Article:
These courses also offer a strong career preparation component. Ward’s section is partnered with a Rhetoric and Writing (RWS) course and the University Career Center to develop to link assignments. Students identify an internship of interest to them, write a resume to apply for it, develop a cover letter in their English RWS class, go through a mock interview with the Career Center, which also teaches them how to develop a LinkedIn profile, and finally write a research paper that includes an interview with a professional who is working within their chosen field.
In ESP, these kinds of course crossovers are referred to as Learning Communities, where a common cohort of students is put into two or more of the same classes. Groups include those focused upon service learning, honors tracks and those who were in the top 15 percent of their high school class.
The College of Science offers linked biology and chemistry courses while the College of Engineering has linked their 1301 class with an RWS class.
All of them help the students form an academic, interdisciplinary and social connection that combats anonymity and isolation while instilling an appreciation for how skills from one area of study can be applied to another with great results.
The ESP is asking faculty and staff to submit proposals for fall 2015 UNIV 1301 courses. It’s an intriguing opportunity for instructors and experts passionate about sharing what they do with students who may be intrigued by an initial theme and end up equipped with study skills and familiarity with on-campus resources that they didn’t realize they needed.
Educators within the ESP program benefit just as much as the students through faculty development workshops every fall and spring which address pedagogy, new campus resources, best practices and integration of new technology.
“We hear of faculty all the time who go back to their department and say, ‘I’m teaching my big lecture or upper-division classes in a different way now because I’ve learned all of these new techniques that I got exposed to though the 1301 workshops,’” Gabbert said.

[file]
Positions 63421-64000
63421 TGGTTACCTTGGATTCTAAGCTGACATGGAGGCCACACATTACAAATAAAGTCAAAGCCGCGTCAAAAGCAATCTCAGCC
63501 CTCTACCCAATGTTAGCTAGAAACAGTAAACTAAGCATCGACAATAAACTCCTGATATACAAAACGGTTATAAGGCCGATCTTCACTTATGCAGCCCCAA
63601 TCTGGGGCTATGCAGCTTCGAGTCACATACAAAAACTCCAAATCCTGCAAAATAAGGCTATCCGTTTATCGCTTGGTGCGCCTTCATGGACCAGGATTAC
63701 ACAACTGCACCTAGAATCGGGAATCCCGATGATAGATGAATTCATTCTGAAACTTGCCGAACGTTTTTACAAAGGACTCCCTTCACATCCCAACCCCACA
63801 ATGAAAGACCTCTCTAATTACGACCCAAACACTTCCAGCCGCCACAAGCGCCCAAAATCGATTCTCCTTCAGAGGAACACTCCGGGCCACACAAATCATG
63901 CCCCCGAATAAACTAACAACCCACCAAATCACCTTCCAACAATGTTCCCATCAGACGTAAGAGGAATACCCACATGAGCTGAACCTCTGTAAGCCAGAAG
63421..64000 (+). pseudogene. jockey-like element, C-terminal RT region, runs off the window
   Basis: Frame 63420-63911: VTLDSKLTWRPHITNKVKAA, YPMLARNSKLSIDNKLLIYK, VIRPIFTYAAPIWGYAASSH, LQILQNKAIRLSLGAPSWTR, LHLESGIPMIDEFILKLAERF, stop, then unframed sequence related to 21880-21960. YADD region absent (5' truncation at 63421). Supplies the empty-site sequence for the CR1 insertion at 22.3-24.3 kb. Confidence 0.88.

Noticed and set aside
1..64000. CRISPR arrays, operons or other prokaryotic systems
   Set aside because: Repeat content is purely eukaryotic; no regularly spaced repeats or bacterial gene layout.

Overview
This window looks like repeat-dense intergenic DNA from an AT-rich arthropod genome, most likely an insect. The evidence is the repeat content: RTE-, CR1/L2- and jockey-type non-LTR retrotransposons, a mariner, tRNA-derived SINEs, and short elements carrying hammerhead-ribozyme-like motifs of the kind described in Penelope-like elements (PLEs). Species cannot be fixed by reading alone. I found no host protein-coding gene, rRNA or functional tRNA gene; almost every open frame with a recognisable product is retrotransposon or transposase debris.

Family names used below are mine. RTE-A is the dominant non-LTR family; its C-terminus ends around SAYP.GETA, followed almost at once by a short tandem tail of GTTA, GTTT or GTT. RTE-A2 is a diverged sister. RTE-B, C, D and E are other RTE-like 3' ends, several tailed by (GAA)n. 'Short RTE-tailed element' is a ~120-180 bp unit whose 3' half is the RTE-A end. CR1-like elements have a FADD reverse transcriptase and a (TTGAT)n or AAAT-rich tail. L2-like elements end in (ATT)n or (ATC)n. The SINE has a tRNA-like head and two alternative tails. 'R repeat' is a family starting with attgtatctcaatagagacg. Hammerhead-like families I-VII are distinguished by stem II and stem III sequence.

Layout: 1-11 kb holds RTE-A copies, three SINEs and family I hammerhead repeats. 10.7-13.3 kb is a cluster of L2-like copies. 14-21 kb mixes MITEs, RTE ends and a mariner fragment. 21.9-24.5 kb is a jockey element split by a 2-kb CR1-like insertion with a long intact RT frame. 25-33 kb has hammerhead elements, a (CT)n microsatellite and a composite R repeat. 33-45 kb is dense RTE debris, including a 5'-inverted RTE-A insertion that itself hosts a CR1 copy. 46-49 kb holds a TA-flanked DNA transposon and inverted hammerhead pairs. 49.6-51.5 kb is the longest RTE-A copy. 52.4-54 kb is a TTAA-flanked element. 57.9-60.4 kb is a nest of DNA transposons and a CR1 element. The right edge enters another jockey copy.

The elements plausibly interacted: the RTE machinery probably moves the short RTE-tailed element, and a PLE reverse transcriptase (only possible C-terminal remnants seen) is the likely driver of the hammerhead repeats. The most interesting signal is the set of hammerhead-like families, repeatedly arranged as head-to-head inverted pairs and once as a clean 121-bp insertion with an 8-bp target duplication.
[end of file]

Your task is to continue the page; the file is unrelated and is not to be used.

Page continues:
Joanne Kropp has been teaching 1301 courses since 2001. Currently, she is leading “Imagining Nations, Imagining Regions: The Making of Cultural Diversity in Australia and on the U.S.-Mexico Border,” a Global Learning Community partnering UTEP students with peers at Victoria University in Melbourne, Australia.
ESP also employs more than 90 peer leaders – full-time students who have completed their first year at UTEP as well as their RWS 1302 course and maintain a minimum 3.0 GPA. Ward points out that many of them report an interest in going to graduate school or working at a university because they’ve gotten excited about those opportunities after working as a peer leader.
Fernanda Lugo, a freshman majoring in biology, came to UTEP after high school in Juárez. Her 1301 course, “#NotJust4Geeks,” has been invaluable.
“It has helped me bond with people my own age who are going through the big struggle of transitioning to college and helped me move into the groove of working hard every day,” she said. “I expected the course to be lot like a guided tour and I resented that idea because I was already quite familiar with UTEP’s structure, but now I realize that I have learned a lot that I wouldn’t have had it not been for all the practicing that this course enforces.”
With all that both the students and faculty have to juggle, the end result is a big encouragement with ever-increasing retention rates at UTEP and more students consistently making their mark as leaders in their professions.
“I know our program and our courses are of benefit to students because many contact me in the following semesters, some even into graduate school, to tell me how well they are doing and how my class helped them through that really tough first semester,” Kropp said.